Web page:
If you could travel back in time to when I began my career in writing, and you asked me whether I thought poetry had any practical use for a business, my answer would have been “no.” But here we are, mid-2017, and I’m happy to say I’ve written haiku for a few businesses and with great reception. My work has been created for Identity Guard, Baker Prince Photography, and North Star Science and Technology and was written for a website, blog articles, and a corporate presentation. But allow me, for a moment, to use one of those customers as a spotlight on the effectiveness of haiku in a business setting.

CASE STUDY: Baker Prince Photography

Baker Prince Photography approached me to write a haiku for inclusion in one of their upcoming blog articles about high school portraits. I was eager to roll up my sleeves because the photograph they chose as the accompanying illustration (and source of inspiration for the article) was chock-full of narrative. After carefully studying the photograph, I asked myself one question: what is the person in the photograph trying to say? I looked beyond the books.

I began to focus on someone in the middle of a journey. I didn’t see the journey as a path to the next stop (i.e. college) but instead considered it an act of self-discovery. What popped into my mind, along with an array of keywords, was the idea that a student is more than the books they read and the facts they memorize. I felt as if the teenager in the photo was on a personal quest and she was allowing me to see her in progress, as if I caught her in the middle of personal reflection. I could almost hear her say “this is who I am at this moment, and my journey isn’t over.” And that’s when I realized this is a never-ending quest and it’s one that every young adult is engaged in. I had the inspiration for my haiku.

To craft the poem, I examined the notion of being unique. Then, I infused it with the idea of life being a much larger journey while considering the roles that teenagers play upon that stage:

young minds beyond books
soon learn they weave the fabric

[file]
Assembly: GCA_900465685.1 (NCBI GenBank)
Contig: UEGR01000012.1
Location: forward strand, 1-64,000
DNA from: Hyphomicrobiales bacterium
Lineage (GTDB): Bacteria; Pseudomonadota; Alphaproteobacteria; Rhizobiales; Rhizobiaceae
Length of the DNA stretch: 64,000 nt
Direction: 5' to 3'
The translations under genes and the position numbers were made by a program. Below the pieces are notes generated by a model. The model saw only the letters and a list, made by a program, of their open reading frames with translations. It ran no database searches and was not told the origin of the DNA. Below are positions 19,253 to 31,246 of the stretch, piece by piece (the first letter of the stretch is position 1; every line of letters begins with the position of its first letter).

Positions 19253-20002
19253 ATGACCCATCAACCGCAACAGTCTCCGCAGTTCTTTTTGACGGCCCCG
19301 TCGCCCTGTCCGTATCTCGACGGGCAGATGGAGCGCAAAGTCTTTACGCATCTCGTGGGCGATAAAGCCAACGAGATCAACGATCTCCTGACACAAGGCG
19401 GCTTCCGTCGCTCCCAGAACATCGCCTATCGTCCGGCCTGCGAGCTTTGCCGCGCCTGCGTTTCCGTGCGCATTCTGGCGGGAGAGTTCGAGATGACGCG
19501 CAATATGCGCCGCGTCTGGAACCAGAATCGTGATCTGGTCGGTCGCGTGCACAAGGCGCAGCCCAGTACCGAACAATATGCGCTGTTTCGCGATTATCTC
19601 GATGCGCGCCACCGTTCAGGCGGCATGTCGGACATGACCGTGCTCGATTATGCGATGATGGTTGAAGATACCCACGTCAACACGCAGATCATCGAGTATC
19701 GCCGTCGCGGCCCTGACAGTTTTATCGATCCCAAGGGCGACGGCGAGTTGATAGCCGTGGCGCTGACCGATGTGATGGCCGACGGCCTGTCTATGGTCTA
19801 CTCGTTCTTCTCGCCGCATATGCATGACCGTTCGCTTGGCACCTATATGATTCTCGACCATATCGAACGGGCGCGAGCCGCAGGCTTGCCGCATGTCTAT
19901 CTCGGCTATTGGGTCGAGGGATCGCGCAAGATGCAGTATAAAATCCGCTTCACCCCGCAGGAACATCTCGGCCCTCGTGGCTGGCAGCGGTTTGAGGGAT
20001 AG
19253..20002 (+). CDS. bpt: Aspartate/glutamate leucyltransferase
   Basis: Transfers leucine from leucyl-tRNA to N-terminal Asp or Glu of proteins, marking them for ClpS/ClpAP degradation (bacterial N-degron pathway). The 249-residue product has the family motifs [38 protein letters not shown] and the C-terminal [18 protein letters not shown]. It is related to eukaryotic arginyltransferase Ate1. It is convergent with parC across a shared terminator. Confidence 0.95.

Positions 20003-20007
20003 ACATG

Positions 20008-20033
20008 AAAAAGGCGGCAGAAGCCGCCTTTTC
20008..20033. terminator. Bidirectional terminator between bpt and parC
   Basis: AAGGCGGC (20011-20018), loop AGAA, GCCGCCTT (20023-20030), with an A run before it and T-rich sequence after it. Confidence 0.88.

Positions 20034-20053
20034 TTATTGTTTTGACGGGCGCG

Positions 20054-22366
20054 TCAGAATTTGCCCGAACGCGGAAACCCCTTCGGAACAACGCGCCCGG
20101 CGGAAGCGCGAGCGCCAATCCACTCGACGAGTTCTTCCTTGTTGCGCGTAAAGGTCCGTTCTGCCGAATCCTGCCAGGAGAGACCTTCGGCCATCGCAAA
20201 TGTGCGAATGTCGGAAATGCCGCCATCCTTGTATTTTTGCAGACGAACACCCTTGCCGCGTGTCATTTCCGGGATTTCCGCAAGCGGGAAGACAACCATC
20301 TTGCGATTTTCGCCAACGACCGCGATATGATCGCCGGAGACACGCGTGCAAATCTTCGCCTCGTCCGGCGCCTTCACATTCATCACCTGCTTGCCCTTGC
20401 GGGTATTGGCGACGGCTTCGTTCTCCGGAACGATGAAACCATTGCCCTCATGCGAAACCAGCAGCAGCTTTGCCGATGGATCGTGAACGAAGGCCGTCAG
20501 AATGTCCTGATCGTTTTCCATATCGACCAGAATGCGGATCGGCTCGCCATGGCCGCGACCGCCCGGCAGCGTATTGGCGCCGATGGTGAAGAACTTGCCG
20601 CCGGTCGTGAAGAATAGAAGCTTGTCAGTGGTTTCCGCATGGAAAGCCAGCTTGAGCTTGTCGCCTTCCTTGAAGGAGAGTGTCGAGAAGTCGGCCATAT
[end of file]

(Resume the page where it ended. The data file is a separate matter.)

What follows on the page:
of life’s fingerprints

Truth be told, I also wrote the blog article but that wasn’t a prerequisite for a good haiku. The haiku I wrote covered the significant aspects of the topic while being memorable enough to remain with the reader long after the words were read. And I also found the perfect spot for the haiku to reside within the article. I’ll let Neil Adams, Principal Creative for the studio, tell you what he thought, in his own words: “Joe wrote three haiku for me to use in various blog articles and they have been fantastic. He opened my eyes to how haiku can be applied to business; to add this poetry to my blog added messaging that I had not seen anywhere else before. His haiku are thought provoking and can also be good for your business’s bottom line.”


If you want your content to stand apart from the rest—if you want it to be memorable—don’t follow the status quo. Sure, the collective Office Space mentality will shake its head at you, trying to condemn the future of your brand’s messaging efforts to a sea of cubicle walls and never-ending Hawaiian Shirt Fridays. But don’t succumb to their efforts! Haiku may not deliver an immediate increase in dollar signs but it will nurture something quite valuable for your business, in the long term: connection.

I write fresh haiku
caffeinated messages
a powerful bond

 If you want a PDF version of my haiku primer on poetry in the business world, simply click here. It’s free to download! Share with colleagues or keep a copy on hand for your own business needs.

If you have questions or would like to learn more about how haiku could help your brand’s message, feel free to contact me using the form below. To learn more about my work, please visit my studio website at www.joeblend.com.